Supermarket rebuild 'a long process'
Foodstuffs intends to rebuild the Redcliffs New World but says it will be a "long process" and is not giving any timeframes.
The supermarket was forced to close after it was badly damaged in the February earthquake last year. About 70 staff lost their jobs.
Foodstuffs, which owns the New World, Pak 'n Save and Four Square brands, has confirmed it has received resource consent from Christchurch City Council for the proposed rebuild of the New World in Redcliffs.
Foodstuffs South Island general manager property and development Roger Davidson said the company was in discussions with the council around the overall development plans for the wider Redcliffs village.
"It has been identified that there is a need to ensure all future developments – Foodstuffs, council and other private developments – are working towards the best outcome for the broader community, this process is currently under way."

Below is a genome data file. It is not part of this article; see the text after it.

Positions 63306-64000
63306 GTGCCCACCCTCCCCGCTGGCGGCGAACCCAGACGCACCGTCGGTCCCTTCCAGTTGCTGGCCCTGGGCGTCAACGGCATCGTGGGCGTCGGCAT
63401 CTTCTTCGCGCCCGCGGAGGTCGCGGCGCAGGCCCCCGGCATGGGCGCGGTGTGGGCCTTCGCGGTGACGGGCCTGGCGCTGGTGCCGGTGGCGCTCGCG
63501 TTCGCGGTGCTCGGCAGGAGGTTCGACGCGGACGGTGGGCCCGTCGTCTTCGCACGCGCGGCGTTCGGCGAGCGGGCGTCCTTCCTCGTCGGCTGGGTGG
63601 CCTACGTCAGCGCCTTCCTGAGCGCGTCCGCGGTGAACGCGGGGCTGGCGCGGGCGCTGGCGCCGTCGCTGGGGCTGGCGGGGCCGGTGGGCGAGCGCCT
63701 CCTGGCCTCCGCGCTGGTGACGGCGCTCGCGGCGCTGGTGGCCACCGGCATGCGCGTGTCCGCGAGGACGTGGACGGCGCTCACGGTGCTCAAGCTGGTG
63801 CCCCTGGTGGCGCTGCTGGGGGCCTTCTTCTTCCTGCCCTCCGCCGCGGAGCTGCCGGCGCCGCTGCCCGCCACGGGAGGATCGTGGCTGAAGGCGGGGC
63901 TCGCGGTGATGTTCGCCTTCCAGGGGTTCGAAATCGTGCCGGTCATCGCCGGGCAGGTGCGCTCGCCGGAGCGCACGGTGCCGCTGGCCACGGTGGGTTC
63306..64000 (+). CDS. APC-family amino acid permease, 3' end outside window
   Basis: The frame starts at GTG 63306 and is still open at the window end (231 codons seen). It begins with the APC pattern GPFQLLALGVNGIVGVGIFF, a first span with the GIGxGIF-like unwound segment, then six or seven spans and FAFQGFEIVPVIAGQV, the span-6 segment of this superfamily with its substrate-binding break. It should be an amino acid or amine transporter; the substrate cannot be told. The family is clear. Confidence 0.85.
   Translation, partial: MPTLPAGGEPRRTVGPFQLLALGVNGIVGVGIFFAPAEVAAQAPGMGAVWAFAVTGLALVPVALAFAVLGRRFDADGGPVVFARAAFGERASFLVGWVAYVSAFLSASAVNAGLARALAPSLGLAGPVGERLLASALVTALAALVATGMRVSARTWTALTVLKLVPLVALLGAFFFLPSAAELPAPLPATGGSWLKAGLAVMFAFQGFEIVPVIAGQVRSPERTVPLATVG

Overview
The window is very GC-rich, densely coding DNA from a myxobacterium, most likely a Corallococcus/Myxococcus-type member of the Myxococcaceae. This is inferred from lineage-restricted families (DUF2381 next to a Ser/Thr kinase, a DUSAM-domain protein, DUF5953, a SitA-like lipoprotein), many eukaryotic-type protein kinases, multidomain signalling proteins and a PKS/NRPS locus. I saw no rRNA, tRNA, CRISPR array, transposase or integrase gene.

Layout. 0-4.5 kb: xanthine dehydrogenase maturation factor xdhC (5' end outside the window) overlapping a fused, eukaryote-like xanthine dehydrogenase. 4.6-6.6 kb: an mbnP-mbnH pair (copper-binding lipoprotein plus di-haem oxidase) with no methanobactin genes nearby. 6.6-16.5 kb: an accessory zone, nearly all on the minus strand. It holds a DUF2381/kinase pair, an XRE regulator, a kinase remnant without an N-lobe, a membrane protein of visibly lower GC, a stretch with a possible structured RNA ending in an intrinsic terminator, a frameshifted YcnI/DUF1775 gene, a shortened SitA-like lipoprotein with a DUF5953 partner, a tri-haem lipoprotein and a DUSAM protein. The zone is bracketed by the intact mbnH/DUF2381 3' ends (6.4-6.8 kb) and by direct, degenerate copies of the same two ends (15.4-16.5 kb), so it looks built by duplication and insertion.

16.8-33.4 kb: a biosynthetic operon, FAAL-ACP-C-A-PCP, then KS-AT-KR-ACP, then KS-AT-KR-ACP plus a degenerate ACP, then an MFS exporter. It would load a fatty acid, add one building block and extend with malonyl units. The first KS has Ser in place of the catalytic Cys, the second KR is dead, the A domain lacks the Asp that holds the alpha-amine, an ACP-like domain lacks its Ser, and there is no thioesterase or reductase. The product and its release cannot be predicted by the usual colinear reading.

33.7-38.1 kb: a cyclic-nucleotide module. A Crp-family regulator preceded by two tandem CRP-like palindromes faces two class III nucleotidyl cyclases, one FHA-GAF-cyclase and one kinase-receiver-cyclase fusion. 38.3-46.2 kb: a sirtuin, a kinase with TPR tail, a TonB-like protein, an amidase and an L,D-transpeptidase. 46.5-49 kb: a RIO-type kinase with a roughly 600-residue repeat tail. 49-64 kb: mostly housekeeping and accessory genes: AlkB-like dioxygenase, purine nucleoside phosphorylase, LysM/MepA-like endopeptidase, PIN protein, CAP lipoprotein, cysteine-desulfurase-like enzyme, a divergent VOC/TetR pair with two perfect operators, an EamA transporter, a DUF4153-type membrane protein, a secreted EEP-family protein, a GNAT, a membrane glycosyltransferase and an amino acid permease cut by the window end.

Davidson said Foodstuffs was still working through the rebuild details with its geotechnical and structural engineers and was in "continual consultation" with its insurers.
"We will advise in due course when work is about to get under way, but currently there are still a number of discussions and investigations which need to be completed before we can confirm actual timings."
A spokesperson for Foodstuffs said the co-operative was in discussions with community leaders and the council around traffic, pedestrian safety and bus priority lanes due to the large amount of development scheduled to happen in the area.
Co-ordination between parties and the council was necessary "to ensure an appropriate approach to rebuilding" was in place.
Foodstuffs was working through a process to take development to the next stage but it would be a "long process".Resource consent had been the first step.
The council confirmed that resource consent to rebuild a two-storey supermarket with a mezzanine area and covered ground level parking at 188 Main Rd in Redcliffs had been granted on March 6. The applicant has five years to give effect to the resource consent.
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